‘Millions of Palestinians have been living under Israeli military rule for over 47 years. This regime denies the basic rights and expropriates extensive tracts of land for Jewish settlements subject to separate and different legal systems, jurisdiction and law enforcement. This reality is not an inevitable result of the state’s efforts to protect itself but rather the result of choice. Settlement expansion has nothing to do with national security. The same goes for restrictions on construction and development, economic exploitation of the West Bank, collective punishment of inhabitants of the Gaza Strip, and the actual route of the separation barrier’.1

 

 

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Israel drops white phosphorus over Gaza.

 

 

During Operation Protective Edge (2014), over 359 ‘Jewish survivors and descendants of survivors and victims of the Nazi genocide’, wrote:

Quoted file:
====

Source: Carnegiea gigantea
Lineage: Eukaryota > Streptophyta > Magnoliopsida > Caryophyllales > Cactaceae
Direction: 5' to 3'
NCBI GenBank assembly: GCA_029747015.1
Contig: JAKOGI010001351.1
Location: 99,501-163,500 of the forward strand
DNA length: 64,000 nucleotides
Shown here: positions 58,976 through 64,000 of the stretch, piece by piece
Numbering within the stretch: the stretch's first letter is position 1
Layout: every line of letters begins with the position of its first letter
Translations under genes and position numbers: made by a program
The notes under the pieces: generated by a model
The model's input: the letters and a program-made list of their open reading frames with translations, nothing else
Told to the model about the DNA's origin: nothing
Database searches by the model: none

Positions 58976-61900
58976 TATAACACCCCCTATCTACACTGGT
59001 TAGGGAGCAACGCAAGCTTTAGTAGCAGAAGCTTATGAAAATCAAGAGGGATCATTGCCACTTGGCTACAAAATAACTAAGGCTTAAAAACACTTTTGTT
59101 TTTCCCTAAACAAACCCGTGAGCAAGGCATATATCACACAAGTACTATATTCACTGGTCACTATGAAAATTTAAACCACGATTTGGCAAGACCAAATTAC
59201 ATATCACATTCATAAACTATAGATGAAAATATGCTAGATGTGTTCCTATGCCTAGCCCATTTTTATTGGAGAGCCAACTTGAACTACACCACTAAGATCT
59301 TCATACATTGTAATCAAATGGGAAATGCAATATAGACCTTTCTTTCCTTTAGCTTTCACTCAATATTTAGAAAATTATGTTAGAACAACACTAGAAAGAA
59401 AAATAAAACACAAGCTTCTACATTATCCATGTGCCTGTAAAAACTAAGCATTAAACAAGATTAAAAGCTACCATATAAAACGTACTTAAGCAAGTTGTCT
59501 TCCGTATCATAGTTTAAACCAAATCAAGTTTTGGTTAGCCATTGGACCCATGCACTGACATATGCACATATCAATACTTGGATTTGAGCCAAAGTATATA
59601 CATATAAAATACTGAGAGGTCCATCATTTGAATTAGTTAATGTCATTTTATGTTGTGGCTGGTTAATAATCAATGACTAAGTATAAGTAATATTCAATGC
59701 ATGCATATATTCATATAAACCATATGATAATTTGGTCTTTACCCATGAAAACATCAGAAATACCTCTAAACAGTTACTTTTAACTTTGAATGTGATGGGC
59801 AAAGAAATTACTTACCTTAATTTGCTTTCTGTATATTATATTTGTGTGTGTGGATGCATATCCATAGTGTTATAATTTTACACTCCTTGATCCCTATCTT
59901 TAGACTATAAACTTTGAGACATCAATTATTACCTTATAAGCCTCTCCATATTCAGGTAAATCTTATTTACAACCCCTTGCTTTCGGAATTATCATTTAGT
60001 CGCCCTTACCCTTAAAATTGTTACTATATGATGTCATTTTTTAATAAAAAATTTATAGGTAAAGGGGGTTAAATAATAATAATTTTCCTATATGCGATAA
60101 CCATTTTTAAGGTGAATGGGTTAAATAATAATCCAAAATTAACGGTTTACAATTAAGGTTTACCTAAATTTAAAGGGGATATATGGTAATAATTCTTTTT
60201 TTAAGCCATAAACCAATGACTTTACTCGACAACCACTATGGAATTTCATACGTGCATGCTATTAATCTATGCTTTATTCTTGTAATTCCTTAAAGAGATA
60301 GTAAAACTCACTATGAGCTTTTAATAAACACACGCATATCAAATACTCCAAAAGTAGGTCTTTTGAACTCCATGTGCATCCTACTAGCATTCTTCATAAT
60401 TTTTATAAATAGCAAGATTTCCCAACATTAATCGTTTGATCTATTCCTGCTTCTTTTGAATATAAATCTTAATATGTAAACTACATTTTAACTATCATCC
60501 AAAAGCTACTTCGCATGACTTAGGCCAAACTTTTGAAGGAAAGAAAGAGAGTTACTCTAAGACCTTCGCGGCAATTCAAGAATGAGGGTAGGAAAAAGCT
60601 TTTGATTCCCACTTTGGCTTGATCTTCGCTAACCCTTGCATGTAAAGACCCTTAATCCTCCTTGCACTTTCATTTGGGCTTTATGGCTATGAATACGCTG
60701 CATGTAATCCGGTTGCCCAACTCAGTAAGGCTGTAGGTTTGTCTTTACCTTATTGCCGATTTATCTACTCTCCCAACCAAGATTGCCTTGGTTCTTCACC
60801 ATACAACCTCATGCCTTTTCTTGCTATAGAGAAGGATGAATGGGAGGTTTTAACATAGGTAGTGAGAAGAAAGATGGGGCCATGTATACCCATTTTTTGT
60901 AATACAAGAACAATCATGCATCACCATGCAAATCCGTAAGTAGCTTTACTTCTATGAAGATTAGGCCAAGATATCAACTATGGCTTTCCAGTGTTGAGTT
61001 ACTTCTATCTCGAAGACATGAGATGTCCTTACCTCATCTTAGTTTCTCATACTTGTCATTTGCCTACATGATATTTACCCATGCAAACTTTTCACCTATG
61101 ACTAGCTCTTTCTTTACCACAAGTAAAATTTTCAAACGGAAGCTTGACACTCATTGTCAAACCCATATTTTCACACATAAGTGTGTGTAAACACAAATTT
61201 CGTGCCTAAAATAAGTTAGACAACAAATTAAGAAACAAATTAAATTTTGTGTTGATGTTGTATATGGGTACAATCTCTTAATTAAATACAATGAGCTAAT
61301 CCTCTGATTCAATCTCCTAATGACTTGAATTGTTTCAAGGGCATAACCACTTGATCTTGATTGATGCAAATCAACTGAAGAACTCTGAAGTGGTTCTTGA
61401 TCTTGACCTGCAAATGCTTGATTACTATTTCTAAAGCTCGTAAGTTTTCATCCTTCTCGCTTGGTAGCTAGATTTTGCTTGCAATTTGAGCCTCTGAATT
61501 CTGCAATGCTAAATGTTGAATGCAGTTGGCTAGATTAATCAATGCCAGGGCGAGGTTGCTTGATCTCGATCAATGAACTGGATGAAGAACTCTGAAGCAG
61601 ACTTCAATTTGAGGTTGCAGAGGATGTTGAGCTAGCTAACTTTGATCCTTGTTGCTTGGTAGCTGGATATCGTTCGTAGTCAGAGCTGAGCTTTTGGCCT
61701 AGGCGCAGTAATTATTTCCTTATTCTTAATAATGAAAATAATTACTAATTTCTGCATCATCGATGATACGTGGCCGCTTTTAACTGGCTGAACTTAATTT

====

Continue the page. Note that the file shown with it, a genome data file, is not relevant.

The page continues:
‘we unequivocally condemn the massacre of Palestinians in Gaza and the ongoing occupation and colonization of historic Palestine. We further condemn the United States for providing Israel with the funding to carry out the attack, and Western states more generally for using their diplomatic muscle to protect Israel from condemnation. Genocide begins with the silence of the world.

     We are alarmed by the extreme, racist dehumanization of Palestinians in Israeli society, which has reached a fever-pitch. In Israel, politicians and pundits in The Times of Israel and The Jerusalem Post have called openly for genocide of Palestinians and right-wing Israelis are adopting Neo-Nazi insignia …